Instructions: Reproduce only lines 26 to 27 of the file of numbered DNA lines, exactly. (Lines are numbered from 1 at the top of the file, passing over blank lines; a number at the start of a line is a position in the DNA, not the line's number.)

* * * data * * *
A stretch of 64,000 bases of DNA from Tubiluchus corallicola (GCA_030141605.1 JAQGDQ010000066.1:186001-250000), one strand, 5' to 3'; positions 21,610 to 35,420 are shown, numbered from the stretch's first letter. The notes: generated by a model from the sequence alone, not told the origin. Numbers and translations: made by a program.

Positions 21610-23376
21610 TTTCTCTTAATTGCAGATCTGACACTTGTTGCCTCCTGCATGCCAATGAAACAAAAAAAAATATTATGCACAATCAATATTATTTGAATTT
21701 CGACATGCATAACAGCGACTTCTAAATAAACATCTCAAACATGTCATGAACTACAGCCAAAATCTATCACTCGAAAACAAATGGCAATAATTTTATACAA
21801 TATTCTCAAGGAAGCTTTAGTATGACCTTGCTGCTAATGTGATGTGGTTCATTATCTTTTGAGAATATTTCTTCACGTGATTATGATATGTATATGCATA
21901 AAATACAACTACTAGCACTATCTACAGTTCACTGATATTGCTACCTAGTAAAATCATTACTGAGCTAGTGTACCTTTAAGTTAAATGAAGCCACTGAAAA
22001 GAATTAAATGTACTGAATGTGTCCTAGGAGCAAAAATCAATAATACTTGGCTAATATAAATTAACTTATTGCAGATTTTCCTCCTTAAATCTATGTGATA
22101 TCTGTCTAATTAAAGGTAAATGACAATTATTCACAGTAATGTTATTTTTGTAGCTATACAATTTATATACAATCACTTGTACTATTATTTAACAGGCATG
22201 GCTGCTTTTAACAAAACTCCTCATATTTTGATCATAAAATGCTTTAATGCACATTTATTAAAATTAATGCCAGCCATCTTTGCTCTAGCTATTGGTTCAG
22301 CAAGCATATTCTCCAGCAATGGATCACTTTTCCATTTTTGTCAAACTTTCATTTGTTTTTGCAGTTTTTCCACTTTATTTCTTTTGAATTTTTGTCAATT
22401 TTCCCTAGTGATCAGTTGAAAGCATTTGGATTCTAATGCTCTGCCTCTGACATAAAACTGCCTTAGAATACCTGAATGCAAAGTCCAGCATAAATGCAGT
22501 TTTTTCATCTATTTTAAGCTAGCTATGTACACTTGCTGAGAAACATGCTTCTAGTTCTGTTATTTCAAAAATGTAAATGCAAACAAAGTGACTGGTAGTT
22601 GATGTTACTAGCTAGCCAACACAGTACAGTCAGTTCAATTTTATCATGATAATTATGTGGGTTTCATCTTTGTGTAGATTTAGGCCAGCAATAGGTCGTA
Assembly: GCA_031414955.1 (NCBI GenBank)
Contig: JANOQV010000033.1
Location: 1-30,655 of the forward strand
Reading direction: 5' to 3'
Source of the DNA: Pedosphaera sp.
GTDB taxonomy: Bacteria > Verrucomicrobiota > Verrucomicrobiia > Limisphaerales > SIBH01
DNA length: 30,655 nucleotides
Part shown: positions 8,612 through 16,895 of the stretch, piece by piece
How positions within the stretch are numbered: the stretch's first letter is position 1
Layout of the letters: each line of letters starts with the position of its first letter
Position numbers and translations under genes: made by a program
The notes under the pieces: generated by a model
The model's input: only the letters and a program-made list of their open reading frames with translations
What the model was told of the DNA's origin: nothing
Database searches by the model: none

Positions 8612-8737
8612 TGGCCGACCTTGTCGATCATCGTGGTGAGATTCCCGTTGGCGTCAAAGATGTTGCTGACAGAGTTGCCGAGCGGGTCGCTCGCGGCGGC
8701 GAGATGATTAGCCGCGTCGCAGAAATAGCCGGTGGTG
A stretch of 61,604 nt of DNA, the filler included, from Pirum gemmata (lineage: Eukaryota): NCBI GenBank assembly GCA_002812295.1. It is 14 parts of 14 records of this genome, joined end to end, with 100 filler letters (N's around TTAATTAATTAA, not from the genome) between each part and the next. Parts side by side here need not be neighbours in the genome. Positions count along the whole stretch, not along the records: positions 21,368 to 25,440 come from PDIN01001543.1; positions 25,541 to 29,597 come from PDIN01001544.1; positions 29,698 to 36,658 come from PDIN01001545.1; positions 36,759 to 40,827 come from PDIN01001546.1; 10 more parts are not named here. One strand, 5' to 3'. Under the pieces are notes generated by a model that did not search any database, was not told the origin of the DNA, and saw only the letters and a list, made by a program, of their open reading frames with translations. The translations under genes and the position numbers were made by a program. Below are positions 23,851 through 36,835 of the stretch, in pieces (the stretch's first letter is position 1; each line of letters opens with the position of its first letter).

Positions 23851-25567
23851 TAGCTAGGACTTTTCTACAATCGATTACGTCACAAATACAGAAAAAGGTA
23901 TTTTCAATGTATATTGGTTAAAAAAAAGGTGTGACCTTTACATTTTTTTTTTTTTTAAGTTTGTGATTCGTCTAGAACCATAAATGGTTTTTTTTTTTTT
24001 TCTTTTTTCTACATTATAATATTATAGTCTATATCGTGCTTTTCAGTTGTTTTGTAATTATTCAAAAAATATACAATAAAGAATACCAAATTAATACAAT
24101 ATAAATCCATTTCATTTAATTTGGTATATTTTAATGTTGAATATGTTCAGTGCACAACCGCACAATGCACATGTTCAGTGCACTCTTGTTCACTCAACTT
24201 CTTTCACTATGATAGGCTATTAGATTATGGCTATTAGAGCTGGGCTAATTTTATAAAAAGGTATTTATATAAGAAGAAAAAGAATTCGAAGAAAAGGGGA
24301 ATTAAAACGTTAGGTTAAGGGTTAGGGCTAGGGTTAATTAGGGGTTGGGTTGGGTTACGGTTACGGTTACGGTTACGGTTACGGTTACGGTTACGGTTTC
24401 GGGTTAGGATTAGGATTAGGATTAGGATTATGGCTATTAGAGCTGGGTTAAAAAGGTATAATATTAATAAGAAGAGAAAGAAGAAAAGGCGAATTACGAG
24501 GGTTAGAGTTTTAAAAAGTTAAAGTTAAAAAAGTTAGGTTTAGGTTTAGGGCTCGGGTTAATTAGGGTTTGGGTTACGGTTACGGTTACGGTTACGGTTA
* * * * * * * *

The model's input: only the letters and a program-made list of their open reading frames with translations
What the model was told of the DNA's origin: nothing